In addition to the price factor that affects fluctuations in the volume of supply, there are non-price factors that shift the supply curve:

technical capabilities of the manufacturer, the nature of the technology used;

the prices of the resources used;

· taxes and subsidies expectations of sellers;

the prices of other goods;

the number of sellers.

When the price changes, the amount of supply changes, which is reflected in graphical form by moving along the supply curve. A change in any other determinant of supply (non-price factors) in graphical form will be expressed by a shift of the entire supply curve to the right or left.

The coincidence of the interests of buyers and sellers on our chart characterizes the point of intersection of the supply and demand curves, traditionally denoted by the letter E. This point is usually called the equilibrium point, since demand is precisely balanced by supply at it.

The equilibrium price, formed as a result of the action of market competitive forces, performs the most important functions in the economy:

informational: its value serves as a guideline for all subjects of a market economy;

normalizing: it normalizes the distribution of goods, giving a signal to the consumer about his ability to consume and the producer about the cost recovery and the feasibility of production:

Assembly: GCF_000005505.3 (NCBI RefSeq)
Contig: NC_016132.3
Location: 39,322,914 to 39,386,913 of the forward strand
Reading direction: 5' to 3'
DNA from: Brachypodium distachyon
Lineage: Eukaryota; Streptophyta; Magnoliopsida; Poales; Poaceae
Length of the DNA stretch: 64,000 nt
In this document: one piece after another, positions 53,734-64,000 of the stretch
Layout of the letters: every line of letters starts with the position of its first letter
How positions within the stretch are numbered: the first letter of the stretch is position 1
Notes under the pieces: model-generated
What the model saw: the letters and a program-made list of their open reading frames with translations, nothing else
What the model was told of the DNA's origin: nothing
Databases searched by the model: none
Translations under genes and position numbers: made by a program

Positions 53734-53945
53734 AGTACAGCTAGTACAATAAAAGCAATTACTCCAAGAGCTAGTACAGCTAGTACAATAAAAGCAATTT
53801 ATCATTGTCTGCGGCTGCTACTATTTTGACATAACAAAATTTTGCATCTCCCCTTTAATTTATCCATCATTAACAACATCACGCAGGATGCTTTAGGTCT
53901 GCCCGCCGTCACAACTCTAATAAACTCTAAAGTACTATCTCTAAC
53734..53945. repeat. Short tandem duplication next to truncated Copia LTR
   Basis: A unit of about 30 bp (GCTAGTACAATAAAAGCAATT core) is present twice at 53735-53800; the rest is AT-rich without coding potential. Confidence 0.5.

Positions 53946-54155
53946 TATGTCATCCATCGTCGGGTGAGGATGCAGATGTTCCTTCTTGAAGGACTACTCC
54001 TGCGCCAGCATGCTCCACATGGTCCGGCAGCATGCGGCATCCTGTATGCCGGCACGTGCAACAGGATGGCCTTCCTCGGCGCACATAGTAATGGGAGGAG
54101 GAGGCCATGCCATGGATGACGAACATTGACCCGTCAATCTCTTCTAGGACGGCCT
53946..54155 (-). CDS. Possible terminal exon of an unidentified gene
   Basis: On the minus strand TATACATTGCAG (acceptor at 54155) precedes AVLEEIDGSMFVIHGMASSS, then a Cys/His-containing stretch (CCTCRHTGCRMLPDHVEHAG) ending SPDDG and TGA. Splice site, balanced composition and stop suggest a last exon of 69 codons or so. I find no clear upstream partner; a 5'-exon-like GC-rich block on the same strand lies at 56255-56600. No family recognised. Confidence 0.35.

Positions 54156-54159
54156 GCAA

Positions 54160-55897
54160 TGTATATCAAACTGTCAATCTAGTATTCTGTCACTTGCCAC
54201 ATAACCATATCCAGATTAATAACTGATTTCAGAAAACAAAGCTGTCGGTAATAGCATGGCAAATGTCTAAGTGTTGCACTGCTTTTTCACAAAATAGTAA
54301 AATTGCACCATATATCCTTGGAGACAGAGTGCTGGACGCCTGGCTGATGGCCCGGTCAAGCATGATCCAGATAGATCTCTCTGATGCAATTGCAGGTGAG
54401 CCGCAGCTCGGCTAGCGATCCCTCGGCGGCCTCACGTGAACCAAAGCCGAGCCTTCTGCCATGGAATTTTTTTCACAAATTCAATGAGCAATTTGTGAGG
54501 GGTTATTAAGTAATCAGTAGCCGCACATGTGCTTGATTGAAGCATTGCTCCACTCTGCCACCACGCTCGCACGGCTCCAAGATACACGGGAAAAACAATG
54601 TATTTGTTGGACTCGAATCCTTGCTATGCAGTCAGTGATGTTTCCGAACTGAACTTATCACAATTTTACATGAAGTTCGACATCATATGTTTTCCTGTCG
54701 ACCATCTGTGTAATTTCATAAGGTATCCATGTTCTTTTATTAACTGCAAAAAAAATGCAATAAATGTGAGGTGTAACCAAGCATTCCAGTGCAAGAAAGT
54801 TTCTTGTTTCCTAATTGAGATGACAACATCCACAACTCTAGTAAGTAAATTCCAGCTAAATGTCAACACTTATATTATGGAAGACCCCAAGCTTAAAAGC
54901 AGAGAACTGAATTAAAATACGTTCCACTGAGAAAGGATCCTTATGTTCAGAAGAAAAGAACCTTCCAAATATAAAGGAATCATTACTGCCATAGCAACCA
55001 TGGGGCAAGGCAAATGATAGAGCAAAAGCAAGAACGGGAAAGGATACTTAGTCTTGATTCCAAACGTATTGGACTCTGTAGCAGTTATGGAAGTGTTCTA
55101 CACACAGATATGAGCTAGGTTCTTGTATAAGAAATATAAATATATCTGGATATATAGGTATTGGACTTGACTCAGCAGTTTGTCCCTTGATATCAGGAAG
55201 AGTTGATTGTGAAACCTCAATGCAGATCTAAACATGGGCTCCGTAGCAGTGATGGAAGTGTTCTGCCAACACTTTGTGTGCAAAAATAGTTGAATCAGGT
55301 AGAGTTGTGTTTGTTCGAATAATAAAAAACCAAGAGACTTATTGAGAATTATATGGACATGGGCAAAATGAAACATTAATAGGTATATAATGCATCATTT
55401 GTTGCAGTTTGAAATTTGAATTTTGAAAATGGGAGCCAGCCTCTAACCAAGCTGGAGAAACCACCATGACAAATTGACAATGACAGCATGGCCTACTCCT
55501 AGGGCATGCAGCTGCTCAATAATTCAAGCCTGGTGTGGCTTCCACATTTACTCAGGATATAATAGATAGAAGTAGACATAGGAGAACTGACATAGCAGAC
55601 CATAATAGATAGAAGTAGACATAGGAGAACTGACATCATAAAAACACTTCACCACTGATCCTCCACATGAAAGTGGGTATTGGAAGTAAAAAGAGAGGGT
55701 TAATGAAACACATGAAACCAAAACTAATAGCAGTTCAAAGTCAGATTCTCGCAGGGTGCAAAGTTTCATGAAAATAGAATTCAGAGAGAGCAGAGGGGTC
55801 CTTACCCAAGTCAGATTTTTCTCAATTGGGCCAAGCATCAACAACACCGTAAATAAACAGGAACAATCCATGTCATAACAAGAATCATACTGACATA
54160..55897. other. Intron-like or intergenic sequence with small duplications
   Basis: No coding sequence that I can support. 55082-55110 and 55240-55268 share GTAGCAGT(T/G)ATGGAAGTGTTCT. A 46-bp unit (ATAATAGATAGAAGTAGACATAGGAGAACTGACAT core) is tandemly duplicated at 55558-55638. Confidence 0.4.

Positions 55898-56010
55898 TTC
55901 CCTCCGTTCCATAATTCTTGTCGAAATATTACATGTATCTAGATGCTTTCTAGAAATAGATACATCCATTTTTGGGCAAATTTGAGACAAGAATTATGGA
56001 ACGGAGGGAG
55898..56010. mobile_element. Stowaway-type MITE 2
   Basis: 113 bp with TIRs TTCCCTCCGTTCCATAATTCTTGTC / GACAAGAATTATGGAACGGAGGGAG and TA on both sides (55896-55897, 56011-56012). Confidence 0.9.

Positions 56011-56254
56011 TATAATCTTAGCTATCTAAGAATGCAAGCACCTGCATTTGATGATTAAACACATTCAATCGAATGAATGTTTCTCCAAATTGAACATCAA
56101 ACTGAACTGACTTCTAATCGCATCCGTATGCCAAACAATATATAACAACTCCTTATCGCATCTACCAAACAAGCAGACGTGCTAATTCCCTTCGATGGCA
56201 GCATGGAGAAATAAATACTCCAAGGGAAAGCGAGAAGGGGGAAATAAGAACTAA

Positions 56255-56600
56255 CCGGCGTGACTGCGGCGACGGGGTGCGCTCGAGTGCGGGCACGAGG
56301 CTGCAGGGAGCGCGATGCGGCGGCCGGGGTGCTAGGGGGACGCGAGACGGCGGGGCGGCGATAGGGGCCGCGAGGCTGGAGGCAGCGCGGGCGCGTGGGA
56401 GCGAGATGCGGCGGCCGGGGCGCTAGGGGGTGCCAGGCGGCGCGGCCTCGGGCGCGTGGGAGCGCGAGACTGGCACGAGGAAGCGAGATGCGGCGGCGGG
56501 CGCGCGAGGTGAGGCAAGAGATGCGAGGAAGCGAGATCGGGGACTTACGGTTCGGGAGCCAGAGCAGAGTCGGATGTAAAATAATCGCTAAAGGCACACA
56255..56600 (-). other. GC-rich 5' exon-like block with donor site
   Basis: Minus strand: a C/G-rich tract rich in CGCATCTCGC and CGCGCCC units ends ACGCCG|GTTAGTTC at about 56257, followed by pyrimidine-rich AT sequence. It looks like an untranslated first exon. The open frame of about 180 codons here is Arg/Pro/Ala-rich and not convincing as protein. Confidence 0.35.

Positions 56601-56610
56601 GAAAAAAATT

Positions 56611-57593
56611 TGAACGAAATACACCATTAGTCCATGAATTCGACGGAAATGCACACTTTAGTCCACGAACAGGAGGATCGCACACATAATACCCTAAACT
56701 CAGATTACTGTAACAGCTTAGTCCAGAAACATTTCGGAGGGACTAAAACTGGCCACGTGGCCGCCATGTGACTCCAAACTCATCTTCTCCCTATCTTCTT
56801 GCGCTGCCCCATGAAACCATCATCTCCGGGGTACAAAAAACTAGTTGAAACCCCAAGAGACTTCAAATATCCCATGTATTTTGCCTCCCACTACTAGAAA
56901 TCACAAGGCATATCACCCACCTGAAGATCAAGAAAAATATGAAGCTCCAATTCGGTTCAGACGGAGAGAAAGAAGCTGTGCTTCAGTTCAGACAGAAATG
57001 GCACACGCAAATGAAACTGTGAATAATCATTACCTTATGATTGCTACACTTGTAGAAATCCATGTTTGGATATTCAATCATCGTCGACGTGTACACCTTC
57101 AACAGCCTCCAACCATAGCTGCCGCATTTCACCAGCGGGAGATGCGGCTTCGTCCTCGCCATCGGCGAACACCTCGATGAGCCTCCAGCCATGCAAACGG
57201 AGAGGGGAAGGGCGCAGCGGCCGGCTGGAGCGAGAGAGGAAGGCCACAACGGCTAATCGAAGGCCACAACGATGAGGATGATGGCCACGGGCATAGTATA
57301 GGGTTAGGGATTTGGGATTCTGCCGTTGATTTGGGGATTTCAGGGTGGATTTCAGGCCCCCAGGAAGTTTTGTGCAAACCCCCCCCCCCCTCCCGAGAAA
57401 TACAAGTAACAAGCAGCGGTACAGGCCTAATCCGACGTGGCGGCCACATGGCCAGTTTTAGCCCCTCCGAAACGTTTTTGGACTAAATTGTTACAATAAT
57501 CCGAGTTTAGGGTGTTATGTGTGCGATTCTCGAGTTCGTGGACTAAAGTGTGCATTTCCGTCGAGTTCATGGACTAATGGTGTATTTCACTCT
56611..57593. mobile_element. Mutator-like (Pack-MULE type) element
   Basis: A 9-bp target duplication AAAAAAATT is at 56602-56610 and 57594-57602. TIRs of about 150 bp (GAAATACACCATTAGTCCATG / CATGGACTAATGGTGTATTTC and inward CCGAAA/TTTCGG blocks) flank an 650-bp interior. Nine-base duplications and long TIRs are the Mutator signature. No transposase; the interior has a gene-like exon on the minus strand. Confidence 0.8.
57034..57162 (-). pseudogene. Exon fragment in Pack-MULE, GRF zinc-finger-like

· stimulating: it forces the manufacturer to expand or reduce production, change technology and assortment.

The explanation of the establishment of equilibrium due to price fluctuations, during which their increase or decrease brings the market to a state of equilibrium, belongs to the Swiss economist L. Walras. A different approach to explaining the mechanism for establishing market equilibrium was used by the great English economist A. Marshall , who believed that, in response to a violation of market equilibrium, sellers maneuver not with prices, but with the volume of supply. At any volume of production below the equilibrium price, the supply price is less than the demand price. Having put their goods up for sale at this price, they will easily sell them, making a huge profit. There will be an increase in production volumes and the transition to this market of manufacturers of other industries. Supply will rise and prices will gradually fall until they reach an equilibrium level.

Both approaches to equilibrium reflect market realities, but the mechanism of L. Walras contributes to the establishment of equilibrium in the short period , and the mechanism of A. Marshall operates in the long run (in the long run , production facilities can be built to meet any volume of demand).